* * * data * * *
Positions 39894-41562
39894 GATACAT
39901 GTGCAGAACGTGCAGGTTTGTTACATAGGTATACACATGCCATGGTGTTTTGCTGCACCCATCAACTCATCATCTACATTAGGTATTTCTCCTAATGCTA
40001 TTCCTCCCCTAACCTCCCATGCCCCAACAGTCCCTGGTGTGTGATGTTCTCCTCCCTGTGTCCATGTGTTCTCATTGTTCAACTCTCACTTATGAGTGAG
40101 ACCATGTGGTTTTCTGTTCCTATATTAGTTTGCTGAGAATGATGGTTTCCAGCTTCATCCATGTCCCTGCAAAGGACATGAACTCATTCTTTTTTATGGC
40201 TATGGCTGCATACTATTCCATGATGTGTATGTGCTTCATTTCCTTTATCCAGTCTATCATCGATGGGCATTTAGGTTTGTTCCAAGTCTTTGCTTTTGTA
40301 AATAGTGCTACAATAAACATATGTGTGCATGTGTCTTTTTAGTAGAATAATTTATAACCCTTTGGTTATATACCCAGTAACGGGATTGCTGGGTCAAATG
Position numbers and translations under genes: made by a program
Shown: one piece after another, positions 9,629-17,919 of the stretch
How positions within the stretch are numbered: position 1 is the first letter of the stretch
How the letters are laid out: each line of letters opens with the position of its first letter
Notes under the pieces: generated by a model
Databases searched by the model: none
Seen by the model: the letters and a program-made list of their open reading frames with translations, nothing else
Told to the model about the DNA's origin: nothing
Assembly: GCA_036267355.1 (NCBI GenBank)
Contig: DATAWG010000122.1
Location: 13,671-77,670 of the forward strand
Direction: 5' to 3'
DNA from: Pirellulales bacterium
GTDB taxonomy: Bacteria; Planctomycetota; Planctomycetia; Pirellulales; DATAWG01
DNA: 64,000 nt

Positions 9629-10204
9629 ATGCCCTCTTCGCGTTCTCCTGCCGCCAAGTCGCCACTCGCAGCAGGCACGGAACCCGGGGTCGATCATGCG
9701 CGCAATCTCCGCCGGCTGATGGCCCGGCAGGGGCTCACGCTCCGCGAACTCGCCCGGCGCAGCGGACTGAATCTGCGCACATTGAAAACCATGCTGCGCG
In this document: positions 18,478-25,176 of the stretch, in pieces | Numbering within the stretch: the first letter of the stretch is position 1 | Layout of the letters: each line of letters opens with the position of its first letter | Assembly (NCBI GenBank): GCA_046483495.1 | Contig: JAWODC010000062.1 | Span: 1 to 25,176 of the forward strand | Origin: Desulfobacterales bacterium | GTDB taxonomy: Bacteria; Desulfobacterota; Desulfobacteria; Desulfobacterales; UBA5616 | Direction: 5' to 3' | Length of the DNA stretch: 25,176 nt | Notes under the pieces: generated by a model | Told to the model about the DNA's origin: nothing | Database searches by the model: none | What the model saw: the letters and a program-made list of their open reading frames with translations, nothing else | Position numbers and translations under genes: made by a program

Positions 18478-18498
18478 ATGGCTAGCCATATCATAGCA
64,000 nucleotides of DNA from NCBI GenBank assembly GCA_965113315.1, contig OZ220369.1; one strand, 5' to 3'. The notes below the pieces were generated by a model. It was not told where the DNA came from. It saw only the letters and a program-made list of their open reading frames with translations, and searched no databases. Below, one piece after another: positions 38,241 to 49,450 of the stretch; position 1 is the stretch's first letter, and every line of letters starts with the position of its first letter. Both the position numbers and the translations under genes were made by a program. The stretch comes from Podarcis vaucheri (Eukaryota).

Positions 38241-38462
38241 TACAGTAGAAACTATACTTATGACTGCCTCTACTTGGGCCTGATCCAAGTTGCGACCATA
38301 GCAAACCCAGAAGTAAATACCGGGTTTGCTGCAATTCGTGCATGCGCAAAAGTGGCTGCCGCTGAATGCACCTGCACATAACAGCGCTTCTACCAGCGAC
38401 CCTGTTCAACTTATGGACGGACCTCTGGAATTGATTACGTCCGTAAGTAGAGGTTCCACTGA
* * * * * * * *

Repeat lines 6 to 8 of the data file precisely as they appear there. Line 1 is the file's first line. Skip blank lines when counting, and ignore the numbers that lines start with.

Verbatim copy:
40201 TATGGCTGCATACTATTCCATGATGTGTATGTGCTTCATTTCCTTTATCCAGTCTATCATCGATGGGCATTTAGGTTTGTTCCAAGTCTTTGCTTTTGTA
40301 AATAGTGCTACAATAAACATATGTGTGCATGTGTCTTTTTAGTAGAATAATTTATAACCCTTTGGTTATATACCCAGTAACGGGATTGCTGGGTCAAATG
Position numbers and translations under genes: made by a program